Inspiration for artists - Carrie Curran
Carrie Curran, “Monterey Bay,” oil, 6 x 8 in., quick sketch from hotel room balcony

No Pressure, Just Look Outside the Window!

Plein air painting doesn’t always have to be a big excursion to find your subject matter. Sometimes the inspiration we need is literally right in our own backyard. When I was a child in seventh grade art class, I found myself enamored of a barn I could see through the classroom window. Everyone in the class was instructed to create something from their imagination. An hour later, I had created a barn painting that ended up being entered in a statewide competition, winning an award. Sometimes all you need to spark your imagination is conveniently just right in front of you!

My idea of painting from outside the window has inspired me when traveling. I often stare out of hotel windows either to get warmed up for painting or wind down from a week of painting. Regardless, mostly these window paintings are just observational and documenting what I am seeing in simple form. Because there is no elaborate set-up or forced thinking of what the painting should end up looking like, the process is more natural and enjoyable without all the pressure.

Another example of simple inspiration is when as a teenager I sat with a small watercolor set and enjoyed painting morning sunrises through the fall trees over the pond of my childhood farm in Indiana. I painted simple, naive studies of one particular scene over and over. The repeated sessions, sometimes maybe only an hour or so, became the everlasting inspiration for a lot of my studio work and current works. I continue to be inspired by small moments like that. In fact, I just did a large commission piece of those same fall trees for a corporate group’s lobby showpiece.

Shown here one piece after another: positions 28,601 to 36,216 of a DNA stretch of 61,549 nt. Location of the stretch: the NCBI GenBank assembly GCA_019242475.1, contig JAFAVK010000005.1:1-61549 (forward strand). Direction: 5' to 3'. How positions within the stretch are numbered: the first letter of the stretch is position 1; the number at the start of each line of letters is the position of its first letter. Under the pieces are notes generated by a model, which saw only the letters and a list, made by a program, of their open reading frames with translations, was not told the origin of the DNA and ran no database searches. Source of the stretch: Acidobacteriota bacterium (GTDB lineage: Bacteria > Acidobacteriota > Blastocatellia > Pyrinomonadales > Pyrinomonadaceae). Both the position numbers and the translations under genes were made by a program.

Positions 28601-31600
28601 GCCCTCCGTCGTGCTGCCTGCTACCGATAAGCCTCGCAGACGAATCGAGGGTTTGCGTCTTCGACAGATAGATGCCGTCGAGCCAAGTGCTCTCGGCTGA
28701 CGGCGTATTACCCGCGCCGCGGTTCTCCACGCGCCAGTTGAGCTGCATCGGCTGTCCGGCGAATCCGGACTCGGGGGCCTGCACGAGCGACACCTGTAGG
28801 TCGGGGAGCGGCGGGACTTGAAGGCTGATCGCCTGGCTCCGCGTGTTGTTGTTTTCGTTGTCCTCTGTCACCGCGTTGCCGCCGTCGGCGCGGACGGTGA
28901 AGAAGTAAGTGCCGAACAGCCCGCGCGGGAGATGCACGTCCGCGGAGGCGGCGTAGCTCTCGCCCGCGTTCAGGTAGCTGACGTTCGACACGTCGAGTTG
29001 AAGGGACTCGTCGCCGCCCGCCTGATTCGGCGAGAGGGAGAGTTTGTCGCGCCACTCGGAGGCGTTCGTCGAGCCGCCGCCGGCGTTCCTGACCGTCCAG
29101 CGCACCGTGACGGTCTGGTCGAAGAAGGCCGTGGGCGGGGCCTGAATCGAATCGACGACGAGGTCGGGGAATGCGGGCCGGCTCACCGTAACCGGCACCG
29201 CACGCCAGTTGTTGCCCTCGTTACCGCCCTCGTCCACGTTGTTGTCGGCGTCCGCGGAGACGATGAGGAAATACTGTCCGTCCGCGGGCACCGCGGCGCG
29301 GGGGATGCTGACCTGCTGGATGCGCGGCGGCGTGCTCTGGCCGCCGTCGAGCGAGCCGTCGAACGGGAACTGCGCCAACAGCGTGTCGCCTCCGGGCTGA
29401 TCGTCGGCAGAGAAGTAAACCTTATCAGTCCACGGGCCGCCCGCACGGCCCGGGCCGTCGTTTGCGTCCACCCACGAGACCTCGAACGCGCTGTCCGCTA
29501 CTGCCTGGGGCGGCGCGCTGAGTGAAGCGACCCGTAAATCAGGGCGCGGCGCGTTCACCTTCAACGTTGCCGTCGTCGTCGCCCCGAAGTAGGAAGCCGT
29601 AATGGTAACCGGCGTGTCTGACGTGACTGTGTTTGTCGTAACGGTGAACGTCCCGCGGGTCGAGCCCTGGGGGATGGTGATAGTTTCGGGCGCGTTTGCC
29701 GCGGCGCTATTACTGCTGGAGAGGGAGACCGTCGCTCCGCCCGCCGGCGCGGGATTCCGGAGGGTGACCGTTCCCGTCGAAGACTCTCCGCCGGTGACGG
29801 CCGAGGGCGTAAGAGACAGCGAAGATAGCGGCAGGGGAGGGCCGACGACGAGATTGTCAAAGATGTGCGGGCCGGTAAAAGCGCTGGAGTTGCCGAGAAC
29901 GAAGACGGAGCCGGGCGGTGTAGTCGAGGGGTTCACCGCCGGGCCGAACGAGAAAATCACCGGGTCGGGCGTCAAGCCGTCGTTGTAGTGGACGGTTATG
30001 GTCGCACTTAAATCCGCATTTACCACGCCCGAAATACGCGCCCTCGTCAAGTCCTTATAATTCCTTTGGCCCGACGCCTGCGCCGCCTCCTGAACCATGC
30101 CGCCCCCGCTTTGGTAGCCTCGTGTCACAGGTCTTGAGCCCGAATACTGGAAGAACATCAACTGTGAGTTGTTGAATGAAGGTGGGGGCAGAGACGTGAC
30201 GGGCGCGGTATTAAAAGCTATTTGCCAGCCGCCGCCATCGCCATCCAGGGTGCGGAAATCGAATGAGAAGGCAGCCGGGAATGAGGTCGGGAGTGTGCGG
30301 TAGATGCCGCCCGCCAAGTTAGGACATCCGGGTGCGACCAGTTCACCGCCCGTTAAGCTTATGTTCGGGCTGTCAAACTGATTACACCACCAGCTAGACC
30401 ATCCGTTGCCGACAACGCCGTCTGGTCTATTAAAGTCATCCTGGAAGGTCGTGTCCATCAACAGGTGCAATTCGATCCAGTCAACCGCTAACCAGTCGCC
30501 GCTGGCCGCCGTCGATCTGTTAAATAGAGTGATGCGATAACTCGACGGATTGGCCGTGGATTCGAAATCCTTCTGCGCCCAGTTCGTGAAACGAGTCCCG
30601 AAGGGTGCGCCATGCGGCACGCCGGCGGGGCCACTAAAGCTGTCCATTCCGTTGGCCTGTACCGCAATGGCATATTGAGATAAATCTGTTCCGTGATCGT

Painting outdoors - Carrie Curran
Carrie Curran, “Autumn Bliss,” acrylic, 60 x 84 in., inspired by childhood piece (inset)

The Beauty of Imperfection and Starting Small

Start off by getting some small sketching done by observing and documenting what you are directly seeing. I carry a small travel set of watercolors with pen and pencil. Remember that the end result does not matter. No one has to see your preliminary works! They are for you to self-teach your mind to focus only on what you are seeing. Invite yourself to find beauty in that which is not perfect (often that which is distorted has more character anyway!). Make the goal the process and experience, not the end result.

Painting outdoors - Carrie Curran
Watercolor sketches, painted while looking out my window.
Lake Michigan from the Indiana Dunes, and the Broadmoor Resort, Colorado
Enjoying an afternoon of lounging while sketching in sunny California, 2012


Lastly, be patient with and kind to yourself! What would you say to a loved one who is just beginning to paint and feels unsure or self-critical of their work? Speak to yourself with the same gentle, reassuring words in a positive and encouraging tone and just enjoy the moment!